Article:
The example of Jesus: Paul says in Philippians 2:9-11, “Therefore God has highly exalted him and bestowed on him the name that is above every name, so that at the name of Jesus every knee should bow, in heaven and on earth and under the earth, and every tongue confess that Jesus Christ is Lord, to the glory of God the Father.” The “therefore” that begins these verses has to do with Jesus’ faithfulness in lowering himself in the first two stages of the cross. Because he did this, God has exalted and blessed him.

Hebrews 12:2 says of Jesus, “for the joy that was set before him (he) endured the cross, despising the shame.” But then it goes on to say, “and (he) is seated at the right hand of the throne of God.” He lowered himself and suffered. But God vindicated and exalted him.

Now this will most definitely happen for us when Jesus returns. But it can also happen even in this life as God blesses us and lifts us up in various ways. But these experiences are only a small taste compared to what’s to come – when we experience the fullness of the power, honor, wealth and well-being that awaits us.

Next, we look at –

Two questions

– that, I think, are pretty important. 1. Is our suffering just like Jesus’? Well, his suffering is certainly an example to us and an encouragement for us (Hebrews 12:3). As we just saw, if we remain faithful we too will be blessed by God.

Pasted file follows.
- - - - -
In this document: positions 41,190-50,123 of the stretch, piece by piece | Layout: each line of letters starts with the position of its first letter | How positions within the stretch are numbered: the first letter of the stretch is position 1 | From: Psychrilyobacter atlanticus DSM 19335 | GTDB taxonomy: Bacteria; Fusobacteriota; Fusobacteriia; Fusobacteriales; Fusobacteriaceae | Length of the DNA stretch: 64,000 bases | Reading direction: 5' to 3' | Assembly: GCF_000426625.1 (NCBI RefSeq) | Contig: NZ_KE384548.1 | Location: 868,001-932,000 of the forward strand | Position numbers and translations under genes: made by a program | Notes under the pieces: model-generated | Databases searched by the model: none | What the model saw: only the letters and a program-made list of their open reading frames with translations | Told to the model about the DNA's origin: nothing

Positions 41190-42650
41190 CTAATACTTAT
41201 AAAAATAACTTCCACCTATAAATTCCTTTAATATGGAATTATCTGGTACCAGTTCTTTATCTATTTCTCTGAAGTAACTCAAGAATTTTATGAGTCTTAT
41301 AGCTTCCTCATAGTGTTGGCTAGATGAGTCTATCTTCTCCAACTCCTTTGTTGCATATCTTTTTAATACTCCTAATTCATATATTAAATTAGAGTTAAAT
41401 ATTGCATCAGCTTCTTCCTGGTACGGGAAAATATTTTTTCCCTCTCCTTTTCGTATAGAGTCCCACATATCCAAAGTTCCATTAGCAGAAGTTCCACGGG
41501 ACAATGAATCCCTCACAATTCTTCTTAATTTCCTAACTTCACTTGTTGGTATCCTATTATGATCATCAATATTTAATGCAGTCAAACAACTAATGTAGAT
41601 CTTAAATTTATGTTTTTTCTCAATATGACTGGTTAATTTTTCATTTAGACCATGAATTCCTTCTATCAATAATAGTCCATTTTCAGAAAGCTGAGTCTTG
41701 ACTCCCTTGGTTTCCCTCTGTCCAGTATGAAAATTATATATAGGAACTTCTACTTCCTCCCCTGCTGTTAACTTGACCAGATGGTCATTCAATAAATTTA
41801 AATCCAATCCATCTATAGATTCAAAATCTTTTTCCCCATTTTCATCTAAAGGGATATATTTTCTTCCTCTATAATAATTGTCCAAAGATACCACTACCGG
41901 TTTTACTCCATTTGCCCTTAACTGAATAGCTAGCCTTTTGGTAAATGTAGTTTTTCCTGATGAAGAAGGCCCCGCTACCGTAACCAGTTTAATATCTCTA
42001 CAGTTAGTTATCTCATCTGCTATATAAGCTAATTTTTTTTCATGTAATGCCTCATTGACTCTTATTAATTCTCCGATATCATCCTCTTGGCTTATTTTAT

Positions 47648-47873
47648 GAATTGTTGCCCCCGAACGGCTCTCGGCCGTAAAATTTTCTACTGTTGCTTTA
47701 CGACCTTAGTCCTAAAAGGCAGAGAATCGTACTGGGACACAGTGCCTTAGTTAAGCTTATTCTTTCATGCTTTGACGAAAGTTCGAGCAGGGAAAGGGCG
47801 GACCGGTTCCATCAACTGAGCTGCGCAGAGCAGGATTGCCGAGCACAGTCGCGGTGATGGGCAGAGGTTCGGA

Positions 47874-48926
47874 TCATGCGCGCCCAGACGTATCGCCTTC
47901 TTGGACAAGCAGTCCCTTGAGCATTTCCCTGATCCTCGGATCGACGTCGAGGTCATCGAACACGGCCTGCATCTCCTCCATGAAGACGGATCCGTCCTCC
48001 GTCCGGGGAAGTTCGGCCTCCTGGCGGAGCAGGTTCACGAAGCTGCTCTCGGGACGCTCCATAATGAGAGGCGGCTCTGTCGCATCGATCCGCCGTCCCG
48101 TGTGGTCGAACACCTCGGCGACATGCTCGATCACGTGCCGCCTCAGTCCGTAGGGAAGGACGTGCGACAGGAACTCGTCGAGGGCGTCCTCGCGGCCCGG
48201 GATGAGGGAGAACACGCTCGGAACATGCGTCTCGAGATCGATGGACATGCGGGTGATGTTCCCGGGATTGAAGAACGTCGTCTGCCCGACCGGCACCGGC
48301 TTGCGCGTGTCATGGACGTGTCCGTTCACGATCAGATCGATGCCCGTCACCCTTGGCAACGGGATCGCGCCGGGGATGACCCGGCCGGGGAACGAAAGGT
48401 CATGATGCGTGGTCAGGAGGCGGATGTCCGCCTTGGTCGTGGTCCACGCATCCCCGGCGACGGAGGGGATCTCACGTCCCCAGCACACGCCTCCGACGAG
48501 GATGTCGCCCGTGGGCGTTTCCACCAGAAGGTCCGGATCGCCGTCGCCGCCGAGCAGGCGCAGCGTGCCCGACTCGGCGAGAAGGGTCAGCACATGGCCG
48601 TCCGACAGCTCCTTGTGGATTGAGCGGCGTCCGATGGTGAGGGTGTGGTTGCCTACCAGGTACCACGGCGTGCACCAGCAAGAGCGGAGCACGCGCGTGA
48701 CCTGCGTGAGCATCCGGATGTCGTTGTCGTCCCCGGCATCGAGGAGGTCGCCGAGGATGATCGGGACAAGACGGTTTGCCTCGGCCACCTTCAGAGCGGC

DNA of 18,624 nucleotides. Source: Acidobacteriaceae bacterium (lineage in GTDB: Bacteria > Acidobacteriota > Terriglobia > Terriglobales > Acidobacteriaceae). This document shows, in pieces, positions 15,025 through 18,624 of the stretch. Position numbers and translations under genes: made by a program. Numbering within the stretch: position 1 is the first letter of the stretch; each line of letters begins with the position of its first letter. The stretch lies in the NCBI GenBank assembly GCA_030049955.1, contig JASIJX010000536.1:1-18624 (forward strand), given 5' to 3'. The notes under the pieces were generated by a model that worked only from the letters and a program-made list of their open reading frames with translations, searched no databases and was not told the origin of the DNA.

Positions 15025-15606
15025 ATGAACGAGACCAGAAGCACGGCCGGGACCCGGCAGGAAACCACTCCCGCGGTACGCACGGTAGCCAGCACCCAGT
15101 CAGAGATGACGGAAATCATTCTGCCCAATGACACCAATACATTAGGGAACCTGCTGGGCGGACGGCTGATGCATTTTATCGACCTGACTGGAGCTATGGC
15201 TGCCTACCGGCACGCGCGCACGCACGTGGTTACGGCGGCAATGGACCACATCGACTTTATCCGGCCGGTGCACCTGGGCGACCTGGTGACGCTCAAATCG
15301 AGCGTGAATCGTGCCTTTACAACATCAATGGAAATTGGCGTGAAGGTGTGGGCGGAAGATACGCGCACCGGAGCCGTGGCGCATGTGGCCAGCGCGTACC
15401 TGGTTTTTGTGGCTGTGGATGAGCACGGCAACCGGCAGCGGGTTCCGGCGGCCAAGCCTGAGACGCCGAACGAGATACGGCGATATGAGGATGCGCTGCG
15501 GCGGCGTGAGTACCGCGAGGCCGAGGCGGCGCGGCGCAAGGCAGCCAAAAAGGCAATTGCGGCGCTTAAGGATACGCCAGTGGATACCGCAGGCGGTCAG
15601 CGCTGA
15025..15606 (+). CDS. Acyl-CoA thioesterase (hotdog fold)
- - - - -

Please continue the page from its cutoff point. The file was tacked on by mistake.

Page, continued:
But his suffering is also different than ours. His suffering and death on the cross is what provides for our salvation. Our suffering can be used by God, but it doesn’t save us or anyone else. It is, rather, the proper expression of our faith, lived out in deeds. It’s not about us becoming Jesus the savior, it’s about us taking up our cross and following after Jesus the savior (Mark 8:34).

2. What about the suffering of living in a broken world? Here the suffering is what comes to everyone; the trials that are common to all people (1 Corinthians 10:13). This includes sickness, disabilities, tragic accidents – among so many other things.

Jesus himself said that each day has “its own trouble” (Matthew 6:34); and he’s talking here about everyday life stresses like obtaining food and clothing. And Jesus experienced this kind of suffering. His step-father Joseph died, apparently when he was a child. And he lived in a land that was poor and under the oppressive rule of Rome.

Although this lowliness and suffering is not due to our faith, as Christians we understand that there will be no more tears, no more death and a new creation in the end, because Jesus overcame this on the cross. The solution to all suffering is the cross.

And as Christians we should see the suffering of living in a broken world that we experience in cruciform terms. Paul does this while referencing our general human lowliness and weakness in several places (e.g. 1 Corinthians 1:26-28; 2 Corinthians 4:7; 12:9) including his own lack of bodily strength and skill in public speaking (2 Corinthians 10:10; 1 Corinthians 2:1-5). So although this kind of suffering isn’t unique to Christians, we view it and respond to it as a part of the way of the cross. Which is what we turn to now.

Viewing our suffering through the lens of a cross

There are many things we can do to find comfort, help and strength when we suffer. But here we’re looking at key aspects of a fundamental attitude or approach to our suffering.